We have previously discussed (here and here) the growing conflicts over businesses that decline to accommodate same-sex weddings and events in a clash between anti-discrimination and free speech (and free exercise) values. Despite my support for gay rights and same-sex marriage, I have previously written that anti-discrimination laws are threatening the free exercise of religion. Some of these cases involve bakeries that insist that making wedding cakes for same-sex couples violates their religious principles. Now we have a twist on this trending litigation. The Azucar Bakey has been found to have broken discrimination laws by refusing to make an anti-same-sex cake. The bakery was asked to make a Bible-shaped cake with an anti-gay slur and owner Marjorie Silva refused. The customer brought a complaint to the Colorado Civil Rights Commission and won.
The customer wanted the bakery to draw two males holding hands with “a big ‘X’ on them.”
Silva identifies herself as a practicing Christian and makes Christian cakes, but balked at making an anti-gay cake at her Lakewood bakery in December 2013. Previously in Colorado, Masterpiece Cakeshop owner Jack Phillips broke discrimination laws when he refused to make a cake for the same-sex wedding of Dave Mullins and Charlie Craig in July of 2012. That decision was upheld by the Colorado Civil Rights Commission.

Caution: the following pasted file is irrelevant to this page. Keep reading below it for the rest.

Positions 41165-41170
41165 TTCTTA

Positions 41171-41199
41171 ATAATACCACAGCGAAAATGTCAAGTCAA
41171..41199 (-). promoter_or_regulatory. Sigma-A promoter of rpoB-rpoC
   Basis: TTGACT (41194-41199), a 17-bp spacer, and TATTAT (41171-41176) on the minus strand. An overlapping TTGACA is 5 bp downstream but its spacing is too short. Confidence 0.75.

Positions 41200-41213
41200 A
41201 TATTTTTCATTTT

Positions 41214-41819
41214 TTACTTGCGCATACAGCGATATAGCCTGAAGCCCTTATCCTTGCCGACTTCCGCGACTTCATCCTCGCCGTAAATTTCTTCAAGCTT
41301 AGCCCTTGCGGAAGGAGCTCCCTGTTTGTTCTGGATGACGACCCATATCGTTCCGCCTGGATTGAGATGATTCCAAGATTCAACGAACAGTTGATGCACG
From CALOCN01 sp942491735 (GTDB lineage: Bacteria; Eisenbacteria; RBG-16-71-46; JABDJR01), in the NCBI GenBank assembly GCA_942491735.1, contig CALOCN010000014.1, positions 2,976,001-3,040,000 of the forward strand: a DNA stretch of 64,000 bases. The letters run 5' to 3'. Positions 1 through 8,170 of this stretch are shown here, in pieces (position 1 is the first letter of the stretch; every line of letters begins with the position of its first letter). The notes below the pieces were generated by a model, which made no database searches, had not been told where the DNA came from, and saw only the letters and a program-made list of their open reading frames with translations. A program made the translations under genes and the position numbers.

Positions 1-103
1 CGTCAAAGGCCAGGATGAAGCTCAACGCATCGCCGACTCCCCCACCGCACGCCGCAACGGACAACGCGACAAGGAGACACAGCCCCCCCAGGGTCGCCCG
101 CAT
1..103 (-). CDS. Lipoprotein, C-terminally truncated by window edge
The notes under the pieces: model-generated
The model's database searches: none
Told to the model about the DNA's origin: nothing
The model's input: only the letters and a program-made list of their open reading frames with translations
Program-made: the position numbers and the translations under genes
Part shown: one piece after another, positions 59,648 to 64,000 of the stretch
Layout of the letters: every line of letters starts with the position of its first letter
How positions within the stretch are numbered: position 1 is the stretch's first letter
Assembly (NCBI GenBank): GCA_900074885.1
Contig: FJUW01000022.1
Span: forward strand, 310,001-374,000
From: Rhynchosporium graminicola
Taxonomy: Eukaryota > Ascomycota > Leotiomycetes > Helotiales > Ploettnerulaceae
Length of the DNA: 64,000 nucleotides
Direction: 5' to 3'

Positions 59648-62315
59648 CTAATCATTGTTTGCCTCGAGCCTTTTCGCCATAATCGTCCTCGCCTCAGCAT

Now we have the flip side. Silva offered to leave the bible page blank to allow the customer (who she describes as disruptive) to write whatever he wanted but she declined to write it herself. Ironically, she could have simply refused to serve him on the basis for any disruption in the store. She was later sent a notice by the Colorado Department of Regulatory Agencies (DORA) that a religious discrimination complaint has been filed against Azucar Bakery. She has since received a notice from DORA requesting a final letter describing her account of events.
The question raised by these cases is whether anti-discrimination laws are driving too deeply into free speech rights. Bakers and photographers view themselves as engaged in a form of speech generally. The loss of a bright-line defining free speech has meant that we are finding ourselves increasingly on a slippery slope of speech regulation. On the other hand, we fought hard to guarantee accommodation for all races in places of public accommodation. Stores are not allowed to ban black customers under the same rationale. The question is whether there is a difference between refusing to serve customers on the basis for sexual orientation generally as opposed to taking an active or direct role in a same-sex wedding.
Where do you think we should draw the line?